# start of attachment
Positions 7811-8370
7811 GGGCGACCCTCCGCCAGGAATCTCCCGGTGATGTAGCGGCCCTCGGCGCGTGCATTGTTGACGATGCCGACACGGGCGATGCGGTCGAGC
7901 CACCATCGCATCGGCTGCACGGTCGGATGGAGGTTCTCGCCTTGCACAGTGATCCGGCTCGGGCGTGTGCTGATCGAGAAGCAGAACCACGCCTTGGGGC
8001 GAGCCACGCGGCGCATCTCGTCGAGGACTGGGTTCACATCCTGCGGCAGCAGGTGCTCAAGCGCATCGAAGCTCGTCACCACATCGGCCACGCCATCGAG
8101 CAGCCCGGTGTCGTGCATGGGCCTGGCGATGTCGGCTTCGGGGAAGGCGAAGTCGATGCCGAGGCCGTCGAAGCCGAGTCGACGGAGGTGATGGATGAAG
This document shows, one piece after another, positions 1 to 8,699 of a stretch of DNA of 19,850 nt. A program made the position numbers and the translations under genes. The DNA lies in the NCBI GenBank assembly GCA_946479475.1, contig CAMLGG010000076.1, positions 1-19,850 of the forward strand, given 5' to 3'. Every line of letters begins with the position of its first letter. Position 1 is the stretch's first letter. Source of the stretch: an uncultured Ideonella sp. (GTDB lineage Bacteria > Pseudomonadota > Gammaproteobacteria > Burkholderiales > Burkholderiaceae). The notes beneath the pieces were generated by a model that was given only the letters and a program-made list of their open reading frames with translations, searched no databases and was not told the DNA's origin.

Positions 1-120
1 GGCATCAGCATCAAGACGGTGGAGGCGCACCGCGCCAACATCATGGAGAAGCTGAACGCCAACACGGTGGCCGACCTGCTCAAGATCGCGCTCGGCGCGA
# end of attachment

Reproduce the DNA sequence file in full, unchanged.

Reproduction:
Positions 7811-8370
7811 GGGCGACCCTCCGCCAGGAATCTCCCGGTGATGTAGCGGCCCTCGGCGCGTGCATTGTTGACGATGCCGACACGGGCGATGCGGTCGAGC
7901 CACCATCGCATCGGCTGCACGGTCGGATGGAGGTTCTCGCCTTGCACAGTGATCCGGCTCGGGCGTGTGCTGATCGAGAAGCAGAACCACGCCTTGGGGC
8001 GAGCCACGCGGCGCATCTCGTCGAGGACTGGGTTCACATCCTGCGGCAGCAGGTGCTCAAGCGCATCGAAGCTCGTCACCACATCGGCCACGCCATCGAG
8101 CAGCCCGGTGTCGTGCATGGGCCTGGCGATGTCGGCTTCGGGGAAGGCGAAGTCGATGCCGAGGCCGTCGAAGCCGAGTCGACGGAGGTGATGGATGAAG
This document shows, one piece after another, positions 1 to 8,699 of a stretch of DNA of 19,850 nt. A program made the position numbers and the translations under genes. The DNA lies in the NCBI GenBank assembly GCA_946479475.1, contig CAMLGG010000076.1, positions 1-19,850 of the forward strand, given 5' to 3'. Every line of letters begins with the position of its first letter. Position 1 is the stretch's first letter. Source of the stretch: an uncultured Ideonella sp. (GTDB lineage Bacteria > Pseudomonadota > Gammaproteobacteria > Burkholderiales > Burkholderiaceae). The notes beneath the pieces were generated by a model that was given only the letters and a program-made list of their open reading frames with translations, searched no databases and was not told the DNA's origin.

Positions 1-120
1 GGCATCAGCATCAAGACGGTGGAGGCGCACCGCGCCAACATCATGGAGAAGCTGAACGCCAACACGGTGGCCGACCTGCTCAAGATCGCGCTCGGCGCGA